>> func makeIterator() -> IndexingIterator<Array<(String, String)>>
>>
>> init(_ headers: [(String, String)] = [])
>> }
>>
>> public typealias HTTPVersion = (Int, Int)
>>
>> public enum HTTPTransferEncoding {
>> case identity(contentLength: UInt)
>> case chunked
>> }
>>
>> public enum HTTPResponseStatus {
>> /* use custom if you want to use a non-standard response code or
>> have it available in a (UInt, String) pair from a higher-level web framework. */
>> case custom(code: UInt, reasonPhrase: String)
>>
>> /* all the codes from http://www.iana.org/assignments/http-status-codes */
>> case `continue`
>> case switchingProtocols
>> case processing
>> case ok
>> case created
>> case accepted
>> case nonAuthoritativeInformation
>> case noContent
>> case resetContent
>> case partialContent
>> case multiStatus
>> case alreadyReported
>> case imUsed
>> case multipleChoices
>> case movedPermanently
>> case found
>> case seeOther
>> case notModified
>> case useProxy
>> case temporaryRedirect
>> case permanentRedirect
>> case badRequest
>> case unauthorized
>> case paymentRequired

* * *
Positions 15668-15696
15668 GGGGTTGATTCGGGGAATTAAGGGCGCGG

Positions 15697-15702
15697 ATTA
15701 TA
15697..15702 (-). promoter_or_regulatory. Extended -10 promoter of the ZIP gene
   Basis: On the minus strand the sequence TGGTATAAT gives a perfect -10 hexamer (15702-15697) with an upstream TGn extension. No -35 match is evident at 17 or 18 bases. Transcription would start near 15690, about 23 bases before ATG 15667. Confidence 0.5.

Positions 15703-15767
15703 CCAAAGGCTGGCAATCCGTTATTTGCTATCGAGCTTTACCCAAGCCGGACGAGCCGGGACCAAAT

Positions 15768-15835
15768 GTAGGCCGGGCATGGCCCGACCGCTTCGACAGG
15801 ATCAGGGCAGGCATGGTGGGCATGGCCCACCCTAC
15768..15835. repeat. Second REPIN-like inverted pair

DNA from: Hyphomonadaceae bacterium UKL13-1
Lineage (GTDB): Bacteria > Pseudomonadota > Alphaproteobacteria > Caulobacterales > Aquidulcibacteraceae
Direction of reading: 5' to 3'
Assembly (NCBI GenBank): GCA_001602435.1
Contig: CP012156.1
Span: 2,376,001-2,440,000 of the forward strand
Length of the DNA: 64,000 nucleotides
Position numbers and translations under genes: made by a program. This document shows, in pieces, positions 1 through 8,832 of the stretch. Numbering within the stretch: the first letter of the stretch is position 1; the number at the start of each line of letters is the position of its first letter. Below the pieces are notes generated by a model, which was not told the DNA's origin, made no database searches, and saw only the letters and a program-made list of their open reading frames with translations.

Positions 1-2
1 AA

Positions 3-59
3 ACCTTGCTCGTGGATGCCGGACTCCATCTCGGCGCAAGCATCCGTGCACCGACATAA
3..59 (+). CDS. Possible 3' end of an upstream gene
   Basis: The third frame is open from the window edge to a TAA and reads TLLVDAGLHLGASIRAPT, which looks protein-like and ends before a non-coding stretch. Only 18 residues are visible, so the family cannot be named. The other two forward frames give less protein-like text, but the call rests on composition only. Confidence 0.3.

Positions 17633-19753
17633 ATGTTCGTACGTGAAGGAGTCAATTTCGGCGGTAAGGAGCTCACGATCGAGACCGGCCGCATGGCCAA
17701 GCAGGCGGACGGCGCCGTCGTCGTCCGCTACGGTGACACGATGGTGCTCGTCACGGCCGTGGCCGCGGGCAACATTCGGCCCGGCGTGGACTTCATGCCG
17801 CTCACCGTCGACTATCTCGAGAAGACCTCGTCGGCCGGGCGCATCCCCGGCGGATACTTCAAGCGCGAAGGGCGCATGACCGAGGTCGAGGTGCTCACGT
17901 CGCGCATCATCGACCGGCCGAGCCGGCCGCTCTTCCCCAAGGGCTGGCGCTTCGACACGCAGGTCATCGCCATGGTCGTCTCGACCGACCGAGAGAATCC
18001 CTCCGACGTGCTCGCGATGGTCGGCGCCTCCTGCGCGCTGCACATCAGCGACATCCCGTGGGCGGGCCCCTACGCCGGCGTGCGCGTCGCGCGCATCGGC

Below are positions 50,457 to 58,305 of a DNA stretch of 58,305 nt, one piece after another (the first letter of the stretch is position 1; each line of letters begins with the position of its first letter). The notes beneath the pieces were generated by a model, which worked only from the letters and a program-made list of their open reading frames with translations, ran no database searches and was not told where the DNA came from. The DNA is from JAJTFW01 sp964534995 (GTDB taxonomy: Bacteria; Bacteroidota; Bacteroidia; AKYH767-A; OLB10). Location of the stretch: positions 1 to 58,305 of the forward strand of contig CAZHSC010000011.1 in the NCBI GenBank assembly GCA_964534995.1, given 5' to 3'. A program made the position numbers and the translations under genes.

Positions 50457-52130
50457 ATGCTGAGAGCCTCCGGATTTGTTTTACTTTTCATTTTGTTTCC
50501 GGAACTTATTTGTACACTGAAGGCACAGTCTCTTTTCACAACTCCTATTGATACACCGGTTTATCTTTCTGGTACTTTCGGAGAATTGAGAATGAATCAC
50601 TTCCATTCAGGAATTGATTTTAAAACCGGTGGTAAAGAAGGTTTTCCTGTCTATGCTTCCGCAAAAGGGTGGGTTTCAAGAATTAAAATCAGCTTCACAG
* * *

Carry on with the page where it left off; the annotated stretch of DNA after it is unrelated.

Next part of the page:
>> case forbidden
>> case notFound
>> case methodNotAllowed
>> case notAcceptable
>> case proxyAuthenticationRequired
>> case requestTimeout
>> case conflict
>> case gone
>> case lengthRequired
>> case preconditionFailed
>> case payloadTooLarge
>> case uriTooLong
>> case unsupportedMediaType
>> case rangeNotSatisfiable
>> case expectationFailed
>> case misdirectedRequest
>> case unprocessableEntity
>> case locked
>> case failedDependency
>> case upgradeRequired
>> case preconditionRequired
>> case tooManyRequests
>> case requestHeaderFieldsTooLarge
>> case unavailableForLegalReasons
>> case internalServerError
>> case notImplemented
>> case badGateway
>> case serviceUnavailable
>> case gatewayTimeout
>> case httpVersionNotSupported
>> case variantAlsoNegotiates
>> case insufficientStorage
>> case loopDetected
>> case notExtended
>> case networkAuthenticationRequired
>> }
>>
>> public enum HTTPMethod {
>> case custom(method: String)
>>
>> /* everything that http_parser.[ch] supports */
>> case DELETE
>> case GET
>> case HEAD
>> case POST
>> case PUT
>> case CONNECT
>> case OPTIONS
>> case TRACE
>> case COPY
>> case LOCK
>> case MKCOL
>> case MOVE
>> case PROPFIND
>> case PROPPATCH
>> case SEARCH
>> case UNLOCK
>> case BIND
>> case REBIND
>> case UNBIND
>> case ACL
>> case REPORT
>> case MKACTIVITY
>> case CHECKOUT
>> case MERGE
>> case MSEARCH
>> case NOTIFY
>> case SUBSCRIBE
>> case UNSUBSCRIBE
>> case PATCH
>> case PURGE
>> case MKCALENDAR
>> case LINK
>> case UNLINK
>> }
>> --- SNAP ---
>>
>> Here's the demo code for a simple echo server